Image above: Chiswick House; photograph Anna Kunst
Part 4: The Men from the Ministry
The Chiswick House estate was owned by the Dukes of Devonshire until 1929, when it was sold to the local authority, then Middlesex County Council.
For nearly three decades prior to that it had been home to a private asylum, where well to do patients were treated for a variety of conditions, including epilepsy and depression. Once it was no longer occupied, the house soon sank into a state of decay and the untended grounds became overgrown.
Chiswick House and Gardens, which realised the Classical vision of the 3rd earl of Burlington, attracted tourists to see his paintings and sculptures and the latest fashions in English landscape gardening, and delighted royalty and nobility from across Europe as a venue for extravagant entertainment, were abandoned.
READ MORE: Part 2: William Kent becomes involved
In the fourth and last of his series examining how the gardens were created and re-created over 300 years, author and garden historian Dr David Jacques recounts how the Gardens were rescued and refurbished to the beautiful condition which we are able to enjoy today.
Image above: Spring in Chiswick House Gardens; photograph Jennifer Griffiths
The Ministry of Works and English Heritage get involved
From the mid-twentieth century the main story at Chiswick House and Grounds has been the long-running battle to overcome decay and give them a new purpose. Acutely aware of the architectural importance of the house, officials at the Ministry of Works and afterwards English Heritage at first concentrated on this aspect but to their surprise, as work proceeded, uncovered the forgotten history of the grounds.
First, though, it must be said that Chiswick House had sunk to a deep low in terms of its condition. After 150 years of being in the spotlight, Chiswick House faded from view from the 1880s. It was no longer a rural retreat as new streets were being laid out all around.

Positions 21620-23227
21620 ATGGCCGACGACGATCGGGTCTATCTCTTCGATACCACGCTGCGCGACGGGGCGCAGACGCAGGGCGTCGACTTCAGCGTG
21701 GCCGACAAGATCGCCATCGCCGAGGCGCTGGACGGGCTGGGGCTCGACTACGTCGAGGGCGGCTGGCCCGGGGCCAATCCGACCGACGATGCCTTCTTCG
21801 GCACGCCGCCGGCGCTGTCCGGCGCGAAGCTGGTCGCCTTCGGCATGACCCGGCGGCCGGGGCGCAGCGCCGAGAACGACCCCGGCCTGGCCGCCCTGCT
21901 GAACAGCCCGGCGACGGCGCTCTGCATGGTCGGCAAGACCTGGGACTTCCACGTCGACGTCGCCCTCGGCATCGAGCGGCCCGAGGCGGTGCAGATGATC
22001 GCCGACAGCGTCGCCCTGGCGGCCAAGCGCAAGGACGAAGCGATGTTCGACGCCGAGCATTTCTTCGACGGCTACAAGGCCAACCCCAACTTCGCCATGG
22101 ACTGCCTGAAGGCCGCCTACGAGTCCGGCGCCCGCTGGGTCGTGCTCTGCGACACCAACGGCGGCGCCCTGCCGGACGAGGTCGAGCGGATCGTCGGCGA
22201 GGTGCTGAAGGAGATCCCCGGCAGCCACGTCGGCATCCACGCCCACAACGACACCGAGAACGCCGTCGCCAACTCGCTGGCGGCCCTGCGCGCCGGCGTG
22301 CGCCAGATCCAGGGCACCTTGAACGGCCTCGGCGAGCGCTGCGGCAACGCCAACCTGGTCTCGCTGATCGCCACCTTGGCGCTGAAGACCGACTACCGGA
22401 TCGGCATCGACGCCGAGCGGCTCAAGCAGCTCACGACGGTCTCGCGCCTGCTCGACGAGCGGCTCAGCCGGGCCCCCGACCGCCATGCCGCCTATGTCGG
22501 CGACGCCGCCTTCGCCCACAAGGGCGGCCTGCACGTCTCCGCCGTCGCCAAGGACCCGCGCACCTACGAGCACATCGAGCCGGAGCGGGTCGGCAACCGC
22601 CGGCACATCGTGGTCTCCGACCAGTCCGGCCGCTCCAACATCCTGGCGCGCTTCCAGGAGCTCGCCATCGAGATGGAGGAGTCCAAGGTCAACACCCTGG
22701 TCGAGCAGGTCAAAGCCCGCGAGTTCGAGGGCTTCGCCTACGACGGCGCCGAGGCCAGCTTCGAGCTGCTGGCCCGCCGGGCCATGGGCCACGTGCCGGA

The Dukes were protective of their villa, but sold outlying parts of the grounds for the development of Park Road, Staveley Road, Sutton Court Road and Chesterfield Road.
Although various advisers suggested they might develop the remaining 66 acres, the Dukes instead put off the decision by leasing house and grounds to a private lunatic asylum. The owners were fond of cricket, and the cricket pitch, which they allowed others to play upon, essentially remains from that time. Their term came to an end in the 1920s.
Images above: The Ionic temple, surrounded by bamboo and the Deer House in 1948; photographs courtesy of Historic England
Realisation of the scale of the restoration job
There had been calls to turn the property into a public park, and the Dukes agreed to sell to Middlesex County Council for a concessionary sum. It was then turned over to the local council.
It soon became clear what a perilous state the buildings were in, and the grounds had become pretty wild. This was before any legislation to protect historic buildings, and the council simply bulldozed all the outbuildings, leaving just the main house. Fortunately, the garden buildings were left alone.
Images above: The Ionic temple and the Deer House as they are today; photographs Jennifer Griffiths
The Ministry of Works became seriously concerned about the house, noting dry rot in the dome and other defects. Wartime did not help, as bombs were dropped in the grounds, blowing in all the windows on the north front. The architects at the Ministry kept the palaces and other historic buildings belonging to the Crown in good repair, but there was no mechanism for them to devote time to buildings belonging to others, and no mechanism for giving grants to historic buildings.
The solution was for the Ministry to get special permission from the Treasury to intervene at Chiswick, but that could only be done if the house was transferred to the Ministry. That is why the house belongs to English Heritage whilst the public park belongs to the London Borough of Hounslow – an unfortunate situation that was rectified only in 2018 when the Chiswick House and Gardens Trust obtained long-term leases on both.
Image above: Sketch of the The Ionic Temple and Obelisk, 1958
The 1940s was a time when Georgian architecture was being re-habilitated (the Georgian Group dates from 1937), and Lord Burlington’s Palladianism was at its very peak. Some argued that it was the villa that mattered, and that the wings were an unfortunate addition in that they destroyed its purity. Besides, the wings were in such poor condition that it would have been prohibitive to have saved them as well as the villa. Demolition of the wings began in 1950, though the Link Building was saved by peeling away the 1780s work surrounding it.